ALASKA BLOG 04
Friday Sept 14, 2019
Our long-anticipated Alaskan Cruise is actually happening – and Monday, as we sailed through the fabled Inside Passage, gave us the chance to experience shipboard-life to the full. We were in one of the most scenic sea-lanes in the world, and one of the few where deep-draft vessels can sail close to steep mountain walls. With most of East Alaska accessible only by boat or plane, this route through forested islands, endless wildernesses and teetering peaks is a lifeline to the outside world.
Tuesday saw us waking up in rustic Ketchikan, a cheerful fishing town that clings to the foot of steep hills along the shores of Tongass Narrows. Supported on wooden pilings, with boardwalks and staircases everywhere, and fishing boats moored in a jumble, Ketchikan claims to be the Salmon Capital of the World.
We enjoyed a short drive along the coast to nearby Herring Cove, and (with cameras locked and loaded) we headed out into the dark, spooky Alaskan rainforest with high hopes of eyeballing some big black bears! This region is home to lots of them. They show up in greater numbers after the spawning season, gorging themselves on the dead and dying salmon that have done their business upriver.
A big bearded bear-like guide named Red led us on a trail through the undergrowth, identifying tree-species and shrubs and berries and bugs – but we saw no black bears. We saw sphagnum moss by the acre, and strange mushroom-like growths – but no bears. We saw a fat toxic pink slug that slimes about in this rainforest, and a cosy den snuggled under roots where a bear had hibernated through the long previous winter – but no bears.
We saw seals chasing their lunch, and a tall brown heron poking for hers in the mud, and a salmon that had been clawed by a bear then left to die in the flattened grass – but no bears. We watched a totem pole being carved by an artist from a First Nations Tribe, and got up-close to an injured bald eagle in an animal-rescue centre – but we never saw a single, solitary big black bear.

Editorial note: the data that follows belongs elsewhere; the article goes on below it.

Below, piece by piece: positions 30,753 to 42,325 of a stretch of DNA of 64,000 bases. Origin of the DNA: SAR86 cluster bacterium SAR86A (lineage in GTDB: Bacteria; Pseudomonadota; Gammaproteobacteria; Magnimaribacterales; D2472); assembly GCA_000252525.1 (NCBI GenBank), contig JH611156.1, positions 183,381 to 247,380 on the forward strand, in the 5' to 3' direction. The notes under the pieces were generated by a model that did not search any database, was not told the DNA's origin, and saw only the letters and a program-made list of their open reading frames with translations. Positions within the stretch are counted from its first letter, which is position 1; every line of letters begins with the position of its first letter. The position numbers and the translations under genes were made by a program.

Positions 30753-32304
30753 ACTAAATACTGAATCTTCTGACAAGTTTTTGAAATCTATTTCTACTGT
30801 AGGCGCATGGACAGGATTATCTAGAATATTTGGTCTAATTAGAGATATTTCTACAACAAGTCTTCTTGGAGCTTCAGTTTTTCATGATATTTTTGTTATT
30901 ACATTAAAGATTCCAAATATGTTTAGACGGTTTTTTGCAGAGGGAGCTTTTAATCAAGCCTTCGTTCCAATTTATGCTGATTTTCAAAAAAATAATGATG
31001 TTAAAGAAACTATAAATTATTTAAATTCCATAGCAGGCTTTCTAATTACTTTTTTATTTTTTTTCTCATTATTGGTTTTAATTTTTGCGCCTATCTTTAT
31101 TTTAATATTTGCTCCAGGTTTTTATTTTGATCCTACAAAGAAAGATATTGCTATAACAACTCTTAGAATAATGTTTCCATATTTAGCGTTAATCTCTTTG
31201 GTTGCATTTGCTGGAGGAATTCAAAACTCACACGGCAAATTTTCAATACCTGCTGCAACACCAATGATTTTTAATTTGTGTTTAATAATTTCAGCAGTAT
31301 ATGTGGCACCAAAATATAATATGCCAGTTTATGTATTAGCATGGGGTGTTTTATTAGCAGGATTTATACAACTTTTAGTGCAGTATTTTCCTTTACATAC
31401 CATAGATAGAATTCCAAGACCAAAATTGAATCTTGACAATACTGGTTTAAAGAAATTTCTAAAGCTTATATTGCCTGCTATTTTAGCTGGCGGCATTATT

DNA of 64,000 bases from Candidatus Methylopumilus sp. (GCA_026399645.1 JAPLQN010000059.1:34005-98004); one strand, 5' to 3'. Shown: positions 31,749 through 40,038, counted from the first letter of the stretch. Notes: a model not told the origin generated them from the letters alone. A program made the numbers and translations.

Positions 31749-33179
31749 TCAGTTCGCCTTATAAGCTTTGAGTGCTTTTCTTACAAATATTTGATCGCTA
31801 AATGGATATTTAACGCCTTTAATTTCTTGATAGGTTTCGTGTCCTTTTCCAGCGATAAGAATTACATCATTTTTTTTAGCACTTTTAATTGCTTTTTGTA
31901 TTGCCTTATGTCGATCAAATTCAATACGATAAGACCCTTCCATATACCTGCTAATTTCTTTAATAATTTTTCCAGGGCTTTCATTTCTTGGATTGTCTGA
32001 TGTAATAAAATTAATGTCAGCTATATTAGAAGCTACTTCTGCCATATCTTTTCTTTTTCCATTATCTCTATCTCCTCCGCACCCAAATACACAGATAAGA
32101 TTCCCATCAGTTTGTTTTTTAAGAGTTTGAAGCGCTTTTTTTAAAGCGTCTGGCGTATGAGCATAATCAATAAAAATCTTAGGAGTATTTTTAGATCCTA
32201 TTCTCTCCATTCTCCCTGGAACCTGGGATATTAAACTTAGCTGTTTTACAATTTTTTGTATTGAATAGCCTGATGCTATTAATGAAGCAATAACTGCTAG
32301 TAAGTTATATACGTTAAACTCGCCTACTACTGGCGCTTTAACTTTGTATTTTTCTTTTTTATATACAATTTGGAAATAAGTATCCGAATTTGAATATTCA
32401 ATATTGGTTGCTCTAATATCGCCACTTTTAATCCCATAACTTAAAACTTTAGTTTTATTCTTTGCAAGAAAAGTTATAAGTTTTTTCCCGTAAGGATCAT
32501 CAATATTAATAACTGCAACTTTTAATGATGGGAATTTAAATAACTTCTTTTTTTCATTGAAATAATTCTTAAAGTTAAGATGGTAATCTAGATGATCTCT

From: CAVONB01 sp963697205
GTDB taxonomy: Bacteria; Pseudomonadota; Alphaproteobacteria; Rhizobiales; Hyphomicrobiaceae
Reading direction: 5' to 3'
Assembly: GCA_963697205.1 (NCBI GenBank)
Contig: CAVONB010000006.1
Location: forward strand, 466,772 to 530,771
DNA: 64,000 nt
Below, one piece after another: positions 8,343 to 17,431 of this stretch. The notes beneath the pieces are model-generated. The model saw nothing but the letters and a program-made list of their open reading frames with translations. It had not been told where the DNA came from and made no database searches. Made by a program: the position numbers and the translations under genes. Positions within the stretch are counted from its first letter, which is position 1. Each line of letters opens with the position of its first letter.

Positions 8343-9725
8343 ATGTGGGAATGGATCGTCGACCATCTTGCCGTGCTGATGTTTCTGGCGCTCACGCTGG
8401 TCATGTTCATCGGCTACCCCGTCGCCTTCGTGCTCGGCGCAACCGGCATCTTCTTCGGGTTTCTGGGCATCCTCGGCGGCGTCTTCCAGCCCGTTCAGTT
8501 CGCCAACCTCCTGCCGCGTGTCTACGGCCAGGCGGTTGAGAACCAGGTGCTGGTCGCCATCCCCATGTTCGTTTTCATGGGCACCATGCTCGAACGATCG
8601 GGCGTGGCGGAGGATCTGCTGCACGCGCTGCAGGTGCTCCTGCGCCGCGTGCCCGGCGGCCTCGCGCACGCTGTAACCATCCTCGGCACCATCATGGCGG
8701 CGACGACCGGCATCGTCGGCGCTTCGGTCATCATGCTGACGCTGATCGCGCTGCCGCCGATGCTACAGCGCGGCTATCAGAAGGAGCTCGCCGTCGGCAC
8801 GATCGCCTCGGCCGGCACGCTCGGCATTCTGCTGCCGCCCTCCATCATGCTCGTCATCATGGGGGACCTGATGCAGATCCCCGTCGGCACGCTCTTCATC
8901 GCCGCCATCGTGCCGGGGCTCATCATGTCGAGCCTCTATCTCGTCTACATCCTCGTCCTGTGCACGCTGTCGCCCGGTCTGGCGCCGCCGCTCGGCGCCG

Disappointed? Yeah, we were. You could tell by our faces. But, by then, we’d learnt that an unusually dry summer has left Eagle Creek with not enough water for the spawning salmon to swim upstream – and, without the chance of a seafood feast, there was little to tempt bears down from higher up the mountains where they were chomping on tasty berries.
We got over our disappointment, of course, and a glorious sail-away sunset made up for it …
We woke on Wednesday to find ourselves in Juneau: Alaska’s capital city, tucked away up the end of a fjord and overlooked by the massive Mendenhall Glacier. Mad Midlife tourists aren’t the only ones who come visiting in these island-studded waters. They’re also frequented, a couple of times each year, by hungry humpback whales and their oversized babies!
A jet-powered catamaran took us out to their feeding grounds, and, before you knew it, we were right amongst them. Several of these majestic mammals were coming to the surface for air, their distant spouts giving them away, then their signature humps showing proudly before they dived oh-so-gracefully for food, tail-flukes waving wetly in the air.
It was magic. Pure magic. And while these aquatic giants rarely came as close as we wished, we managed to score some shots with the help of a zoom lens!
Enjoy – and try not to turn green with envy …
COMING UP: In the wild west town of Skagway we ride a ‘unimog’ up into the mountains … we ride a dogsled pulled by Alaskan huskies … and we ride a helicopter up-up-up onto the endless Alaskan Icecap, before landing on the monstrous Meade Glacier. Well, that’s enough, don’t you reckon – so hang about!
Yours bloggedly – JOHN
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